In this image of my son I wanted him to be the main focus of the image so you can see I have placed him here at the bottom left.
Adding a Human Element.
I personally love to add a human element to my flat lay images. Now you can do this by simply creating a mess, like I mentioned earlier. It lets you know someone or thing (a pet for example) was just in the image to make the mess. It adds to the storytelling of the image. Or you can actually add a human being in the image. I like to add my children. As we can clearly see in the image above, my son is actually in the picture interacting with the flat lay. But you don’t always need to add the whole person. You can in my lemon image further above, that I just have a child’s hand reaching in to hold the lemon. Just something to give it a more human feel and to add dimension to the photo.
Think Outside the Table
Now I know a lot of people thing of flat lays as just small groups of objects on a table, but think bigger people! You can see in the image below that I take my flat lays to a whole other level and do them on a much larger scale.
I love this picnic blanket series of flat lays with my children. Literally my whole child is in the photo but I still follow the same guidelines I would use in creating a much smaller flat lay. So think outside the box and incorporate yourself into your flat lays. Use your hand to hold a cup of coffee or a book in your flat lay. Anything to add to the story you are trying to tell.
Last, but not Least, is Light
Now I shoot all of my flat lays with natural light. I literally bump my little table right up to a window in my house that gets good light and I shoot away. If I am shooting my picnic blanket series I head outside. Thinking about how the light interacts with the objects in your flat lay is critical. You want to place that beautiful shiny spoon closer to the light so that you get that pretty reflection, but maybe that bright red cloth you are using can go more towards the darker edge of the frame so that is doesn’t overpower the rest of your image. And make sure that the main object of your flat lay is the most brightly light. Our eyes naturally gravitate to the brightest point in a photograph.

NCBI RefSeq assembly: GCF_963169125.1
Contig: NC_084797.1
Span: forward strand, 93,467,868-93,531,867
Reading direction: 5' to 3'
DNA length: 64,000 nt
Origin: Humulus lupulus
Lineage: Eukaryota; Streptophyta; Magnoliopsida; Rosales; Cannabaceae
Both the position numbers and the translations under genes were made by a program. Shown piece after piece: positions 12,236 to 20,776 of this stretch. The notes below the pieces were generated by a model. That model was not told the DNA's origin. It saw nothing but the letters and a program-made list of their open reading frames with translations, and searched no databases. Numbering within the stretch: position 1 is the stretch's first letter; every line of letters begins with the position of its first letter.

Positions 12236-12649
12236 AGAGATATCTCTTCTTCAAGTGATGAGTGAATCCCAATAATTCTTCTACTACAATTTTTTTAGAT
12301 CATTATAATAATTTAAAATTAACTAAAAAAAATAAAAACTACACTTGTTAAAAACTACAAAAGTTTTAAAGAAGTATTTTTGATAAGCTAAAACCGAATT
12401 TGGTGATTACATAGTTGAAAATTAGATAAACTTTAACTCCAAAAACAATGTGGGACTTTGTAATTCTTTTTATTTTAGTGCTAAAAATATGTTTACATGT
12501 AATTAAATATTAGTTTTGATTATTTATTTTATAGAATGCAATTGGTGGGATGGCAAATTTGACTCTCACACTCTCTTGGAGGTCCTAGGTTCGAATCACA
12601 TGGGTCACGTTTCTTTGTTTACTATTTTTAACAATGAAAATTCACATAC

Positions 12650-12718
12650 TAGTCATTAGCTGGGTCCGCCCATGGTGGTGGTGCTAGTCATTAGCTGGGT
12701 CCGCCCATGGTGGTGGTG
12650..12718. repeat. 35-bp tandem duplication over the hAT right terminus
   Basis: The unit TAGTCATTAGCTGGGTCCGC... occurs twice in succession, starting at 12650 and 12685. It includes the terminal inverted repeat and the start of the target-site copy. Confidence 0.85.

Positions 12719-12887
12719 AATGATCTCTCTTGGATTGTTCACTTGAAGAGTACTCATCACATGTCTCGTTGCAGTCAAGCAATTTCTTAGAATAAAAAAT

So there you have it! My top tips for creating awesome flat lay images. Using these will help you take your flat lay game to the next level. Let’s recap super quick!
Flat Lay Tips
- The foundation – choose complimentary colors that go well together
- The background – pick a background that adds to your storytelling and is visually stimulating
- Texture, Shape, and Size – Remember variety is the spice of life and to choose objects of different textures, shapes, and sizes
- Choose a focal point – Choose a main object to make the centerpieces of your flat lay and then build around it
- Placing your images – Think carefully about where you place your images. Place them evenly for visual clarity and only use layering and messes strategically
- Going off frame – think carefully about what images you place on the edges of your frame. Remember to lead your viewer into the image.
- Add a human element – decide whether or not you want to add a human element to enhance your storytelling through creating messes or actually having all or part of a human in your frame.
- Think Outside the Table – How far away are you shooting from your flat lay? Are you up close on a table or are you shooting a much large scene like a picnic?
- Light – Remember to think about how the light interacts with the object in your flat lay. Is that reflective object getting enough light to really make it shine? Is there plenty of light on the main focal point of your image?
OK, go set up your next flat lay!!
Ruth Young is a professional portrait photographer based in Culpeper County, Virginia. She spends her days homeschooling and documenting the lives of her four (soon to be 5) children. To learn more about Ruth and her journey you can follow her here on Instagram, where she posts daily!
Be the first to comment